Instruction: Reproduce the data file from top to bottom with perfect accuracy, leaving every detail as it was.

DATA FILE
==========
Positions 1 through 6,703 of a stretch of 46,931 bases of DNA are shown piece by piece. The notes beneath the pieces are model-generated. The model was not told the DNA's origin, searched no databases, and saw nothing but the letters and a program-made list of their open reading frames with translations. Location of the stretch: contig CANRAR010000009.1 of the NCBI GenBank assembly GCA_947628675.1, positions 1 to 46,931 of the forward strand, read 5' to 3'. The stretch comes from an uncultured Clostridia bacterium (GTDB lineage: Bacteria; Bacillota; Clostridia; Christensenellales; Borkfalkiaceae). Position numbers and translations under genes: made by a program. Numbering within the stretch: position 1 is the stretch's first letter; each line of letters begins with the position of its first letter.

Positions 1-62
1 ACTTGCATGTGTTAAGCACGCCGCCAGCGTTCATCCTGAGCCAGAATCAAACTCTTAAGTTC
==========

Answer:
Positions 1 through 6,703 of a stretch of 46,931 bases of DNA are shown piece by piece. The notes beneath the pieces are model-generated. The model was not told the DNA's origin, searched no databases, and saw nothing but the letters and a program-made list of their open reading frames with translations. Location of the stretch: contig CANRAR010000009.1 of the NCBI GenBank assembly GCA_947628675.1, positions 1 to 46,931 of the forward strand, read 5' to 3'. The stretch comes from an uncultured Clostridia bacterium (GTDB lineage: Bacteria; Bacillota; Clostridia; Christensenellales; Borkfalkiaceae). Position numbers and translations under genes: made by a program. Numbering within the stretch: position 1 is the stretch's first letter; each line of letters begins with the position of its first letter.

Positions 1-62
1 ACTTGCATGTGTTAAGCACGCCGCCAGCGTTCATCCTGAGCCAGAATCAAACTCTTAAGTTC